Please use this identifier to cite or link to this item: http://hdl.handle.net/2122/9484
Authors: Mattia, M.* 
Bruno, V.* 
Caltabiano, T.* 
Cannata, A.* 
Cannavò, F.* 
D'Alessandro, W.* 
Di Grazia, G.* 
Federico, C.* 
Giammanco, S.* 
La Spina, A.* 
Liuzzo, M.* 
Longo, M.* 
Monaco, C.* 
Patanè, D.* 
Salerno, G.* 
Title: A comprehensive interpretative model of slow slip events on Mt. Etna’s eastern flank
Journal: Geochemistry, Geophysics, Geosystems 
Series/Report no.: 3/16 (2015)
Publisher: American Geophysical Union
Issue Date: 5-Mar-2015
DOI: 10.1002/2014GC005585
URL: http://onlinelibrary.wiley.com/doi/10.1002/2014GC005585/abstract;jsessionid=5EB81CF08C18CCA74BC087D3A4005610.f02t03
Keywords: Mt. Etna
monitoring data
GPS
flank instability
gas geochemistry
volcanic tremor
Subject Classification04. Solid Earth::04.08. Volcanology::04.08.99. General or miscellaneous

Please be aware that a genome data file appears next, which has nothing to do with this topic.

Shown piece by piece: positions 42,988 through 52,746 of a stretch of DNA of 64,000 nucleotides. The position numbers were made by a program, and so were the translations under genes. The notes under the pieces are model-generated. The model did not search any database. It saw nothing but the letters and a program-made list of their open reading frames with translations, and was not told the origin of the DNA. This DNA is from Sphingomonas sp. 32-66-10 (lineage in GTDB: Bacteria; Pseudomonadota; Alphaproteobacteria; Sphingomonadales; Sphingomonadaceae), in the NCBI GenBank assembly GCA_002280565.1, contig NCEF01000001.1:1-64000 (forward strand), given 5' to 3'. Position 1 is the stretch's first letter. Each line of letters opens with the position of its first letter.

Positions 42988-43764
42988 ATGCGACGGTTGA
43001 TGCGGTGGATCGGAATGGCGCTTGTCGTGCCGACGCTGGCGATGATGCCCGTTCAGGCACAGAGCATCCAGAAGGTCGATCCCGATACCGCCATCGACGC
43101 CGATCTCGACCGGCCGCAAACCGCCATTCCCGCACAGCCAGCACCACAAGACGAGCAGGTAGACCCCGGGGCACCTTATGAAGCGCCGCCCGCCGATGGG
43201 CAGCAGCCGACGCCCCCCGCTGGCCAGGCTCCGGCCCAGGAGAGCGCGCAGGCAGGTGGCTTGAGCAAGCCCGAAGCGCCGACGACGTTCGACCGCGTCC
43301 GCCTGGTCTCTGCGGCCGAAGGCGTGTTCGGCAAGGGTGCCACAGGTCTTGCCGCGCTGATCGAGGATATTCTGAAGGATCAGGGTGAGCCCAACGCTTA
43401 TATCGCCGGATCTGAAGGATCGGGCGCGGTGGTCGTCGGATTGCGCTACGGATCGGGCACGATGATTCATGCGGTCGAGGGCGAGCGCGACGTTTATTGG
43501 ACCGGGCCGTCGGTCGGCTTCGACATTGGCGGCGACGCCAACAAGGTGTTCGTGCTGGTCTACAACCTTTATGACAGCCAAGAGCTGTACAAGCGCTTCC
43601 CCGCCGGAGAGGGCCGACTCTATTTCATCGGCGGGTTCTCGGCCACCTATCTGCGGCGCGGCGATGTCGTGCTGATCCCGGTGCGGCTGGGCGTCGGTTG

Abstract: Starting off from a review of previous literature on kinematic models of the unstable eastern flank of Mt. Etna, we propose a new model. The model is based on our analysis of a large quantity of multidisciplinary data deriving from an extensive and diverse network of INGV monitoring devices deployed along the slopes of the volcano. Our analysis had a twofold objective: first, investigating the origin of the recently observed slow-slip events on the eastern flank of Mt. Etna; and second, defining a general kinematic model for the instability of this area of the volcano. To this end, we investigated the 2008–2013 period using data collected from different geochemical, geodetic, and seismic networks, integrated with the tectonic and geologic features of the volcano and including the volcanic activity during the observation period. The complex correlations between the large quantities of multidisciplinary data have given us the opportunity to infer, as outlined in this work, that the fluids of volcanic origin and their interrelationship with aquifers, tectonic and morphological features play a dominant role in the large scale instability of the eastern flank of Mt. Etna. Furthermore, we suggest that changes in the strain distribution due to volcanic inflation/deflation cycles are closely connected to changes in shallow depth fluid circulation. Finally, we propose a general framework for both the short and long term modeling of the large flank displacements observed.
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